News
News Home
Quick Bites
Exploradio
News Archive
News Channel
Special Features
NPR
nowplaying
On AirNewsClassical
Loading...
  
School Closings
WKSU Support
Funding for WKSU is made possible in part through support from the following businesses and organizations.

Area Agency on Aging 10B, Inc.

Akron General

Hennes Paynter Communications


For more information on how your company or organization can support WKSU, download the WKSU Media Kit.

(WKSU Media Kit PDF icon )


Donate Your Vehicle to WKSU

Programs Schedule Make A Pledge Member BenefitsFAQ/HelpContact Us
Science and Technology


New type of liquid crystal is discovered at Kent State
Researchers at Kent State's Liquid Crystal Institute have discovered a new type of liquid crystal that twists and bends; how that may play out isn't yet known
by WKSU's JEFF ST. CLAIR


Reporter / Host
Jeff St. Clair
 
A team led by Kent State Unversity's Oleg Lavrentovich discovered a new type of liquid crystal that twists and bends. The new materials could improve display technologies by allowing faster switching electro-optical devices.
Courtesy of Kent State Unversity
Download (WKSU Only)
In The Region:

A new class of liquid crystals has been discovered by researchers at Kent State University.

WKSU’s Jeff St.Clair reports the find opens new possibilities for liquid crystal technology.

LISTEN: New era in liquid crystal research

Other options:
Windows Media / MP3 Download (1:06)


Since their development in the 1970’s, liquid crystals have spread everywhere. They’re in the displays for your clock, computer, TV, and cell-phone.

But Kent State’s Oleg Lavrentovich says a new type of liquid crystal opens a new era of possibilities for the technology.

“Prior to this research, there were just a few types of liquid crystals that people knew almost everything about.  And suddenly you see a new structural organization that is different from everything that was known.”

Unlike the straight, rod-like “classic” liquid crystals, the new molecules bend in the middle.

Twist and bend
Lavrentovich says the new “twist-bend” molecules could allow for finer control of images.

“The new structure is much more complex than the structure of the standard liquid crystals used in displays and that means that you have more degrees of freedom to control this structure.”

Lavrentovich cautions that the new type of liquid crystal has just been discovered, and only time will tell how it will advance the technology.

But he says there’s already speculation that it could result in breakthroughs in biological sensors, chemical catalysts, and yes, better computer displays. 

The research was reported in the Nov. 5 issue of the journal Nature Communications.

Add Your Comment
Name:

Location:

E-mail: (not published, only used to contact you about your comment)


Comments:




 
Page Options

Print this page

E-Mail this page / Send mp3

Share on Facebook




Stories with Recent Comments

Local Ebola concerns cause officials to pay more attention to West Africa
I have a better idea, let's secure our borders and spend those billions of dollars on our own first.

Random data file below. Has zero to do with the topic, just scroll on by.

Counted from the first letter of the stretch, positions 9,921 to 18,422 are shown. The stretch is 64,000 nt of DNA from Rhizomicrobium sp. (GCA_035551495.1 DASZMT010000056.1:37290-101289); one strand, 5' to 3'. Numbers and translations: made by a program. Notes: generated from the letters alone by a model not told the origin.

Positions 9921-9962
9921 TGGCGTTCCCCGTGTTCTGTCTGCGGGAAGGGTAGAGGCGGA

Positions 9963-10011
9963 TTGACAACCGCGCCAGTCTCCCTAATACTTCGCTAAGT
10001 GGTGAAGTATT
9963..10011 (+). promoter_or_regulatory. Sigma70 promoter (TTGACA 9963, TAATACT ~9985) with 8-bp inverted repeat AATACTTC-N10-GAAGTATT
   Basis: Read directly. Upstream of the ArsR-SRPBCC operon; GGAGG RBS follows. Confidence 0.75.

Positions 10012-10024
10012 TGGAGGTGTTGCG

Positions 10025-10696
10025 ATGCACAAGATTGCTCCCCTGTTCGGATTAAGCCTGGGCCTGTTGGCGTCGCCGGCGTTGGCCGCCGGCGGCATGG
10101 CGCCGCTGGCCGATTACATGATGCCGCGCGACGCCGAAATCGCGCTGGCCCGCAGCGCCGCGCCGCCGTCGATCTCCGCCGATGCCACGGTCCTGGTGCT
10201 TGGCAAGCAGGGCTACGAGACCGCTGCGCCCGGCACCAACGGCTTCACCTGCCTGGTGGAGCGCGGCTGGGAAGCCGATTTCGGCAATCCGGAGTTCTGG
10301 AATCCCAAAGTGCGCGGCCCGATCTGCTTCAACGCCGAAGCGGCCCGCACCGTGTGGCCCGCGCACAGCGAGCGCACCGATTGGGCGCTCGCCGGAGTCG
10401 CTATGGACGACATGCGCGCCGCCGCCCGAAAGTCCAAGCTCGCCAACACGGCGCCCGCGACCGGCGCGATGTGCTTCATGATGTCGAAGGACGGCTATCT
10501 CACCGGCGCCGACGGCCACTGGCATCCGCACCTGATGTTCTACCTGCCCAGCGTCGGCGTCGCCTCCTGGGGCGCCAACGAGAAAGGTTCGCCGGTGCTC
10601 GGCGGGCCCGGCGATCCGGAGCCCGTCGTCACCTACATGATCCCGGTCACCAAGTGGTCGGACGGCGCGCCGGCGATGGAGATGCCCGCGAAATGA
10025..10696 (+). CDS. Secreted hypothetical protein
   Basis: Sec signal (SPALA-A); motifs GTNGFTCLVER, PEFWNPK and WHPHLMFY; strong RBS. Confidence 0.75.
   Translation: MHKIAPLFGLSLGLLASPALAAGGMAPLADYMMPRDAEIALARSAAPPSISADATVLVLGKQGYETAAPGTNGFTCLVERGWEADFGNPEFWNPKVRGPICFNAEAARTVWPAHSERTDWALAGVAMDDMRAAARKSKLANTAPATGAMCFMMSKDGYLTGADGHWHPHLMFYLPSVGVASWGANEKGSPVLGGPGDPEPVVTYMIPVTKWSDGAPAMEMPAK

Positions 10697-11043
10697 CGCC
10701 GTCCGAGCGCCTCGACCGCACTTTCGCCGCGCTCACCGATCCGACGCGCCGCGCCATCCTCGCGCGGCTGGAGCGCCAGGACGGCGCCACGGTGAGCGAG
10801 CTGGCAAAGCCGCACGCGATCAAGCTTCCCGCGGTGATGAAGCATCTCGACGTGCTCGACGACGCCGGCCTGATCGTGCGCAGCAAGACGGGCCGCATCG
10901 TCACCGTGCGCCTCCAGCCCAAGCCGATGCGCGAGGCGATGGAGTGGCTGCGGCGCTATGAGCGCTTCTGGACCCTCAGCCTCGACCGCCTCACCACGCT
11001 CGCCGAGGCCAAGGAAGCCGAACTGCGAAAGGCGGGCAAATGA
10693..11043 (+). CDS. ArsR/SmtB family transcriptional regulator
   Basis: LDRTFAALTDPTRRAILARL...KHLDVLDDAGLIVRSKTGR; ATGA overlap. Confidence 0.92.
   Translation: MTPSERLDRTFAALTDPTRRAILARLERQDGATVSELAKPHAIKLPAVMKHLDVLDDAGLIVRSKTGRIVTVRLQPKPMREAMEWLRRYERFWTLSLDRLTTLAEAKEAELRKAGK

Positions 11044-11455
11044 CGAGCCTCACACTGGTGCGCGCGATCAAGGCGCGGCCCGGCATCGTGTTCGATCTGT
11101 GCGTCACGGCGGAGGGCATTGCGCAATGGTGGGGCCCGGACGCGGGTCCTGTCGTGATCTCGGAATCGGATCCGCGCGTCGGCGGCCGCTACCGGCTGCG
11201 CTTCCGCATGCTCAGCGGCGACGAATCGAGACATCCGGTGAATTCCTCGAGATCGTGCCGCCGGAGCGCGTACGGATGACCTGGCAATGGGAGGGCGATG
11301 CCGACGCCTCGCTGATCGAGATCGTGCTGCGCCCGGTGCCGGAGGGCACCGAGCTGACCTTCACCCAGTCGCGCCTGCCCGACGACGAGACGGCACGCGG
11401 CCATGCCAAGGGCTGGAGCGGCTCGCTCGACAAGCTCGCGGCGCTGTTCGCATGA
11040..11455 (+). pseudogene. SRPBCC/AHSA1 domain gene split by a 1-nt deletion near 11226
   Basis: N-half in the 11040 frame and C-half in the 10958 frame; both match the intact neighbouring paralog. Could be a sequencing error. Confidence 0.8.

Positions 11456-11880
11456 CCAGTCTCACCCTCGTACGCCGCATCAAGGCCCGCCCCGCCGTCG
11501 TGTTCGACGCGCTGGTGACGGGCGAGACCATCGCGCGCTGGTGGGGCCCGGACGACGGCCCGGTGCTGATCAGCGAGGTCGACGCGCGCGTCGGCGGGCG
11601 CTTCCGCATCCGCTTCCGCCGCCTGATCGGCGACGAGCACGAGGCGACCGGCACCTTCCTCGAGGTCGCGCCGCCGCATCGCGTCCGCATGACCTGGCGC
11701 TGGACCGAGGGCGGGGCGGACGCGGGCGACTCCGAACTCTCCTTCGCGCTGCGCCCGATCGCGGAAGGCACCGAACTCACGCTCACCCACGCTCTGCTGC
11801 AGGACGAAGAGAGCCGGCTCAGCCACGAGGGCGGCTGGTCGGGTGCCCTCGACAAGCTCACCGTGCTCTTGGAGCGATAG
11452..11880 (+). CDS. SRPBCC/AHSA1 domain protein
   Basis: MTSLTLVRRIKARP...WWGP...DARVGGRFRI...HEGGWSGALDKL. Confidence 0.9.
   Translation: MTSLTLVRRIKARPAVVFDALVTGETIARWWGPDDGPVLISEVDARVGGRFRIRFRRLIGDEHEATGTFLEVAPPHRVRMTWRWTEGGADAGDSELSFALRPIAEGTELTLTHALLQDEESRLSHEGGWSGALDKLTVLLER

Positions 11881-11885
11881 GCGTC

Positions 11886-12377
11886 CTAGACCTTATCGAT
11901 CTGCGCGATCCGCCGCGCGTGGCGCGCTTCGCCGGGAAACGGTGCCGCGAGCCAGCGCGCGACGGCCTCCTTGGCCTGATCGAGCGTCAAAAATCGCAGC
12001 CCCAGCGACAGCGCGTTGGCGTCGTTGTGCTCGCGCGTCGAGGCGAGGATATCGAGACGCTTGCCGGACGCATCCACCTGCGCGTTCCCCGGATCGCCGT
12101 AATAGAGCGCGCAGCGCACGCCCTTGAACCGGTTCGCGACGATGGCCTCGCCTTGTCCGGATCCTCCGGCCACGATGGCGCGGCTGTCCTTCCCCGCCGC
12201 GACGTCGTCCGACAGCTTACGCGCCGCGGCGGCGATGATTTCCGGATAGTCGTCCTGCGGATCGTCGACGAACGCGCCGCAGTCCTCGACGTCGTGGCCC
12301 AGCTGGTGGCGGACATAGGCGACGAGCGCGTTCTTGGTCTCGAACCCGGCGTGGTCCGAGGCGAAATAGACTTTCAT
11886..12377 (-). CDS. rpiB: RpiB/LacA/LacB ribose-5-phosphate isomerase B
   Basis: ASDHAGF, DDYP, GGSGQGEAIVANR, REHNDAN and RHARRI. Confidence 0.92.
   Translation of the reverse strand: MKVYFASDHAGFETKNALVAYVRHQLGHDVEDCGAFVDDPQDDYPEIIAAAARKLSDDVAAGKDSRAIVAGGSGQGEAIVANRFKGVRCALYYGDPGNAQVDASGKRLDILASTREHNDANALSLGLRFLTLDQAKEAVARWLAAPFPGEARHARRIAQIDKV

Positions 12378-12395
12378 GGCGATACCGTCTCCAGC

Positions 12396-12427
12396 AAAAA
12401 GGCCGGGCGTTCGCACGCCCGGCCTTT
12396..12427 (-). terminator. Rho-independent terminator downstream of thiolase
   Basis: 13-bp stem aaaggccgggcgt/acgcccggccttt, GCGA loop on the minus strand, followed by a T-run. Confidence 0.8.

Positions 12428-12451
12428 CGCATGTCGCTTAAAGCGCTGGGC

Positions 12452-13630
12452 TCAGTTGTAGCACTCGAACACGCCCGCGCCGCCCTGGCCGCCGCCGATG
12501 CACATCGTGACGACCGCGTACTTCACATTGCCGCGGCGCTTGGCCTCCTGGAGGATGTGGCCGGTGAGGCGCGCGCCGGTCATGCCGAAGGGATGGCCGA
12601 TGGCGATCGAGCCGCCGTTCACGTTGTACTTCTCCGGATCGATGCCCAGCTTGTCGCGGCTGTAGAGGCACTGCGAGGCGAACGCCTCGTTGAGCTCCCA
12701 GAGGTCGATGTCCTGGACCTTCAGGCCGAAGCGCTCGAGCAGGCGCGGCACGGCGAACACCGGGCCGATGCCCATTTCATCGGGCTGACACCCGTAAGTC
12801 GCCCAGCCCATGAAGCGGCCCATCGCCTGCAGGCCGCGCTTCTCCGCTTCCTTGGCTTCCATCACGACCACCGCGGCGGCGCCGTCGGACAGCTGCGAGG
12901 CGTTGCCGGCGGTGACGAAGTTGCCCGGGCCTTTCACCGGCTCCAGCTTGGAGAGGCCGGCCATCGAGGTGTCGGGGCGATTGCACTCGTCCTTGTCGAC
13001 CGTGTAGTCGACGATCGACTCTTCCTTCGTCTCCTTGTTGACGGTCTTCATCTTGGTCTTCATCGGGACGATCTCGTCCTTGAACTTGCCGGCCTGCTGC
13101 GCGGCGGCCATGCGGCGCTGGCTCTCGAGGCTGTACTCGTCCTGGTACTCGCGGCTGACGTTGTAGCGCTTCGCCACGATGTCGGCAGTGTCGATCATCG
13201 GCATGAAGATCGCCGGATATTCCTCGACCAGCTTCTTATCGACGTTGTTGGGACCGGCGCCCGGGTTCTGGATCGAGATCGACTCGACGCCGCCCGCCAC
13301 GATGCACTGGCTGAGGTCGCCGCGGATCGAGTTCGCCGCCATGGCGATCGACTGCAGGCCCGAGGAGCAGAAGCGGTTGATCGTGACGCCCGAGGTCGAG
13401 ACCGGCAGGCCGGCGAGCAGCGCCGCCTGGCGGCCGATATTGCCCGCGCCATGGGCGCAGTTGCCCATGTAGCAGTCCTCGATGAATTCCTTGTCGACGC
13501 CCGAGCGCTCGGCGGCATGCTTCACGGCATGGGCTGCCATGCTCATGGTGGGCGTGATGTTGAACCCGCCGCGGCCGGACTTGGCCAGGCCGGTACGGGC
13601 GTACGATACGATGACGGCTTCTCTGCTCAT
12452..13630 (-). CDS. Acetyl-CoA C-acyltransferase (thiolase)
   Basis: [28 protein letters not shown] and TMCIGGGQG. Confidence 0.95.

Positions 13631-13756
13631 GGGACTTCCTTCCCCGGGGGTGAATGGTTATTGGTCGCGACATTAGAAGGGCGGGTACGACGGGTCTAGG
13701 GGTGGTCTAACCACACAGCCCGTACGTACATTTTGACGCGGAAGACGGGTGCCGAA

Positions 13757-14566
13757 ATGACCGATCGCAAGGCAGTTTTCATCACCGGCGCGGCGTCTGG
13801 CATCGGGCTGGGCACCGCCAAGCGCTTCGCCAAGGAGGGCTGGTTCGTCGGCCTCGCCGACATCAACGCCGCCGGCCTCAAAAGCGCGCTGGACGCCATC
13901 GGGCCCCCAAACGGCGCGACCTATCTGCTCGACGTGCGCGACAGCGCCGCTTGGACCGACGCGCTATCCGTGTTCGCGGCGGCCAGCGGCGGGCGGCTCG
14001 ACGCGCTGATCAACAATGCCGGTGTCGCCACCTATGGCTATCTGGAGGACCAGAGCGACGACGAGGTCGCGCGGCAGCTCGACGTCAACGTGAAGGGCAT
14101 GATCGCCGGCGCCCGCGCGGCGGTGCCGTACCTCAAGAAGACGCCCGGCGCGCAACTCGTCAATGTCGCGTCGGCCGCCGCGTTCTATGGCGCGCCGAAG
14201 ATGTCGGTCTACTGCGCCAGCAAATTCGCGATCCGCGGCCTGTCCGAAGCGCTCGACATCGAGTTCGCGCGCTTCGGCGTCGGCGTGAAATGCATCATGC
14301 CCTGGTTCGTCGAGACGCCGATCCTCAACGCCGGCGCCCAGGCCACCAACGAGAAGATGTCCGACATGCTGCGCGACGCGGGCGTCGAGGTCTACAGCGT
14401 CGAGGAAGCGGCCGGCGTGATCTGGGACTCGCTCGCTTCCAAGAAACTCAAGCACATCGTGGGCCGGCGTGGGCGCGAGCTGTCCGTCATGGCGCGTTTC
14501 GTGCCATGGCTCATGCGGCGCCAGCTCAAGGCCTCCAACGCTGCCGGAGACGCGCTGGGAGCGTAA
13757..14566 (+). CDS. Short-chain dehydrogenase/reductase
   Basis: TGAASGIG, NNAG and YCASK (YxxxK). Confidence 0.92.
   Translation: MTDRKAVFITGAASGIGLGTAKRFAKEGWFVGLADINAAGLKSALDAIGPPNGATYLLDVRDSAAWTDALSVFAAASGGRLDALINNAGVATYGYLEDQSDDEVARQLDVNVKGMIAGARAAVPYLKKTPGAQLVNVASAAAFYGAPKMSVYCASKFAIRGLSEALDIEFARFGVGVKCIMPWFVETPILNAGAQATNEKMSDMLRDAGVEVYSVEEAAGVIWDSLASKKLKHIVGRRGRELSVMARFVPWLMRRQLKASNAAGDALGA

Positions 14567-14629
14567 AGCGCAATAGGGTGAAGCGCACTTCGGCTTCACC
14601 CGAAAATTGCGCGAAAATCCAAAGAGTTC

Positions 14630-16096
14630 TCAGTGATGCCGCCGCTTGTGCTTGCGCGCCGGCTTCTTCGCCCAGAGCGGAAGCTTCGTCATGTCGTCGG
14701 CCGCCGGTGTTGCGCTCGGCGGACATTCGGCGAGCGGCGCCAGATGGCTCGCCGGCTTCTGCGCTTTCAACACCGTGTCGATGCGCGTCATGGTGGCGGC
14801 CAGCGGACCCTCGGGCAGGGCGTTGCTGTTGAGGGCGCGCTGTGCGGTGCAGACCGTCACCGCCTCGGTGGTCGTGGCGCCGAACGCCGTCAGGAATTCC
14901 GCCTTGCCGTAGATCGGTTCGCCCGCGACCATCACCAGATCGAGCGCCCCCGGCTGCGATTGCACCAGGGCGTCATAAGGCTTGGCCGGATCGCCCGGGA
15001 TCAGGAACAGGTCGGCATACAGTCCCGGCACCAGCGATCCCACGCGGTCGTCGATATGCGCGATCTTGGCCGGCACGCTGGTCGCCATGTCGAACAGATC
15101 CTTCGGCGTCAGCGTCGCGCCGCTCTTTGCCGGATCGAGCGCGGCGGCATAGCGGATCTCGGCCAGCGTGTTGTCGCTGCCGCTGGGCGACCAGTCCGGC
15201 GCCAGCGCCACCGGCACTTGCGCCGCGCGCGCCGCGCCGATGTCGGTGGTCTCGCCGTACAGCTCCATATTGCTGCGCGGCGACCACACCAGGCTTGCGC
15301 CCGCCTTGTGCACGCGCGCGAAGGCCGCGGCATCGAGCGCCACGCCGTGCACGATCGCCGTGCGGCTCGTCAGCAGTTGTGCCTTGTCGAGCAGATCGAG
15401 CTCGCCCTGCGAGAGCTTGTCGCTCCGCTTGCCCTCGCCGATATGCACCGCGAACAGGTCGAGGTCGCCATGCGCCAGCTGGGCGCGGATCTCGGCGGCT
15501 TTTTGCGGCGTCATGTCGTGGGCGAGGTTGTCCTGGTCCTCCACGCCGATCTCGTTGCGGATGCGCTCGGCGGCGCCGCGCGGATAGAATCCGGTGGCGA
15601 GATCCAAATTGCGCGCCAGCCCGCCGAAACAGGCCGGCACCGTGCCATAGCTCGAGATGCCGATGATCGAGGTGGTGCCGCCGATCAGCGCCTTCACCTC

HUD and Cuyahoga Land Bank extend a housing deal for another year
Need to sale lot, and would like to know how to contact someone to see if they may be interested in the property that sat between two lots. If you can give me...

Akron Beacon Journal details abuse claims against televangelist Angley
In the early 90's I went forth for pray. And the man was anointed by the hand of God. Just a fact I will never forget

Lawmaker questions why a million voters didn't get absentee applications
He's a damn lie! I vote n all elections. I missed 1. Haven't gotten my absentee ballot and their making it hard to get one.

Thirsty Dog Brewery warns it might have to leave Akron
Why is it the city's responsibility to find this guy a location? There are a hundred realestate companies that could help him.

Kent State sends home three after contact with second Ebola-stricken nurse
Why weren't all health workers who were around Duncan quaranteened for 21 days and tested for Ebola? That's a no-brainer. Why was Vinson allowed to travel right...

New book says Willoughby Coal is haunted...and that's good for business
Would love to see a series of books that would just thrill me. I cannot wait to visit some of the locations. And revisit some of the locations I have already vi...

Cleveland Indians to continue with 'dynamic pricing'
pricing is too high for a family as well as people like me who are on a fixed income. Bleacher seats are cheaper but concessions are rediculous.

Kasich talks about faith, drugs and education -- but never FitzGerald
The idea that you can learn more by talking to a 90 year old person than from a history book is just another example of how the GOP hates education and knowledg...

Third-grade charter school students fail state testing
A partisan anti-charter group came out with analysis that ODE says is based on incorrect data. So why is this a story? It doesn't seem to rise to WKSU's typic...

Copyright © 2014 WKSU Public Radio, All Rights Reserved.

 
In Partnership With:

NPR PRI Kent State University

listen in windows media format listen in realplayer format Car Talk Hosts: Tom & Ray Magliozzi Fresh Air Host: Terry Gross A Service of Kent State University 89.7 WKSU | NPR.Classical.Other smart stuff. NPR Senior Correspondent: Noah Adams Living on Earth Host: Steve Curwood 89.7 WKSU | NPR.Classical.Other smart stuff. A Service of Kent State University